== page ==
Mini review – Drop content anywhere with Collector

There are many applications available for Linux that only focus on just one or at most a limited number of related simple tasks. Although simple and functional maybe a bit limited, these applications can still be powerful and an important part of your productivity workflow. In the past, I paid little attention to these kinds of single-task applications from a blogger’s perspective because there is relatively little to write about. However, I realized that I was not giving these often powerful tools the attention they deserve. So with this article about the Collector app, I am continuing my Mini Review series. Collector is a simple but powerful file-gathering and drop-anywhere app for Linux.

Content of this article

  1. What is Collector
  2. How does Collector work
  3. How to download and install Collector

What is Collector

The Collector app is a simple but very useful application that you can use as one or more temporary repositories for collecting various files of different types that are somehow related to your specific use case, project, etc, and ultimately storing or accessing the contents of these collections in a more permanent location. 

You can drag different text blocks to Collector and later save them as a complete text in .csv format or copy them into another document. You can drag images on a web page directly from the browser to Collector. You can drag files directly from Google Images into Collector. You can also copy the URL of an image from your browser and paste it into Collector to automatically download the image.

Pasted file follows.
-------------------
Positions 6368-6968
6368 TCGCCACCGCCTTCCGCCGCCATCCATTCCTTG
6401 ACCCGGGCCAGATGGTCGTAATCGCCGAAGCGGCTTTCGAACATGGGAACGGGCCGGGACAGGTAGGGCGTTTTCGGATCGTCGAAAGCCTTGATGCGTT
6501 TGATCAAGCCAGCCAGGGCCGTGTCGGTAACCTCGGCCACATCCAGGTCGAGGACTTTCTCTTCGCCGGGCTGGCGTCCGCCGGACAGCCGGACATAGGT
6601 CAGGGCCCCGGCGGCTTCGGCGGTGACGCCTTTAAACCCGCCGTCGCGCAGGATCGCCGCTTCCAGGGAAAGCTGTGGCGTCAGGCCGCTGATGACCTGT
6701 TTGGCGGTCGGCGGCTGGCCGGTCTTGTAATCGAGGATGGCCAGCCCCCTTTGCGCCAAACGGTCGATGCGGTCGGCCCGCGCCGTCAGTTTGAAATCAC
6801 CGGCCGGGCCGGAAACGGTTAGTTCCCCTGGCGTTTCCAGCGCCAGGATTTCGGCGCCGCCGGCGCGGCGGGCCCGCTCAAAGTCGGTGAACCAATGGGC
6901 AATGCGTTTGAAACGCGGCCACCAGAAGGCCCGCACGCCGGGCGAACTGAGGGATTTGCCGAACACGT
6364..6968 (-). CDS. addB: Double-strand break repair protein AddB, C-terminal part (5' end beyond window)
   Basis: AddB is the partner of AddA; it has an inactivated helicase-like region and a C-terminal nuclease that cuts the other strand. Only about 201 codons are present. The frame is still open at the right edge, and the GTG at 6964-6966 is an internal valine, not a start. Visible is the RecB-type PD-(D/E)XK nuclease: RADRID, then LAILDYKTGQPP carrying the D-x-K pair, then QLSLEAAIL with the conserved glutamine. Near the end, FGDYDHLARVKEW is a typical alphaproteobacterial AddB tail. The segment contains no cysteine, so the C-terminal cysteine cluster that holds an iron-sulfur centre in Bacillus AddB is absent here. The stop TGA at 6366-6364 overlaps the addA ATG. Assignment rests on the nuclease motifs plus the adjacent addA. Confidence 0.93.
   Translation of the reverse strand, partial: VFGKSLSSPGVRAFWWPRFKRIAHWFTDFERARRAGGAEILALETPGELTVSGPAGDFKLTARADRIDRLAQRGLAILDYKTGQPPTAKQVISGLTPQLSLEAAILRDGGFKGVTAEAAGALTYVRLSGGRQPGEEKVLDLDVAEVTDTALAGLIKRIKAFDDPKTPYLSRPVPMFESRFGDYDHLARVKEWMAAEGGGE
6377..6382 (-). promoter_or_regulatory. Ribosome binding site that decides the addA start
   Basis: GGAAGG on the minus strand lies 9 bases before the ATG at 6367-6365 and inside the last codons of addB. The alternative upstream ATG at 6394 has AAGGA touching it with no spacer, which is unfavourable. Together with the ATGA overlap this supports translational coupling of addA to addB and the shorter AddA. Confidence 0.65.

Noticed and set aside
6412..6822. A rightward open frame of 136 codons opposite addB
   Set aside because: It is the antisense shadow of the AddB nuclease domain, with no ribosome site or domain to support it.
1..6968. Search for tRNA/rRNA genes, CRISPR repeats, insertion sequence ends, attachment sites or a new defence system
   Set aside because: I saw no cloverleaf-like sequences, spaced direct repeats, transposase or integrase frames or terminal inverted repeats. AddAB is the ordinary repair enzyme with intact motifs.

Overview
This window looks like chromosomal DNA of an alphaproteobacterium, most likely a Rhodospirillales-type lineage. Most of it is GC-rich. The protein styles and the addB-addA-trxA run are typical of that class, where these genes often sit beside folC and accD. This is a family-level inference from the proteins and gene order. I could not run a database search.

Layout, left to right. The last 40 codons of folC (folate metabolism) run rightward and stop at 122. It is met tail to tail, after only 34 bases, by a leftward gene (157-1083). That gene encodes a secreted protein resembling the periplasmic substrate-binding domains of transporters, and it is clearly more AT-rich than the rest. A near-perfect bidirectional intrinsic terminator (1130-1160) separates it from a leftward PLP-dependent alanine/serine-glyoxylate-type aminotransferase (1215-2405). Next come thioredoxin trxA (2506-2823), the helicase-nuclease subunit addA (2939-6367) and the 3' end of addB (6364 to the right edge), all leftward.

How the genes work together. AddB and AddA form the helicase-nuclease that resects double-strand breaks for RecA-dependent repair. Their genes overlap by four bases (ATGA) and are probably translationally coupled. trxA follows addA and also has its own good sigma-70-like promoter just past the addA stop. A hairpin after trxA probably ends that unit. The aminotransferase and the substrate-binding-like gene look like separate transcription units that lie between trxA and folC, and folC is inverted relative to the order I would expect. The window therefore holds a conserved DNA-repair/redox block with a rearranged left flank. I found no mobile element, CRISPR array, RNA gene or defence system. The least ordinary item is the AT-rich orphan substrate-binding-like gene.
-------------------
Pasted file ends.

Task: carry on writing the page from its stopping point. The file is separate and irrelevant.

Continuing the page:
When you have collected multiple files, text snippets, and images, you can easily scroll through the stored components. When you want to look at an item that you dropped into Collector, simply click on the preview icon to view the contents immediately, or to open the appropriate app to view it. 

Ultimately, you can drag the entire contents of a collection into a folder for permanent storage.

How does Collector work

User Interface

When you start the Collector app you first see a nice small window with an empty canvas and a nice inviting assignment to “Drop content here”.

In the left bottom corner, you see a blue dot. Clicking this dot gives you the option to change the color. This helps to differentiate if you use multiple Collector windows simultaneously for different use cases (explained later in this article).

In the right top corner, you see a hamburger menu that opens up with the options Preferences, Keyboard Shortcuts, Open Log File, and About Collector.

Keyboard shortcut to open multiple Collector Windows

Let’s select the Preferences option.

In the Window behavior section, you see “Open Collector with a shortcut”. It is possible to open multiple Collector Windows by copying the provided code (“flatpak run it.mijorus.collector”) and to use that code in a custom keyboard shortcut. 

For example in Linux Mint:

1) Go to your Settings, and select the Keyboard settings. 

2) Here select the Shortcuts tab.

3) Select Custom Shortcuts, and click on Add custom shortcut.

4) Type a name for your new shortcut and paste the above command.

5) Click Add.

6) Click in the Keyboard bindings section on unassigned.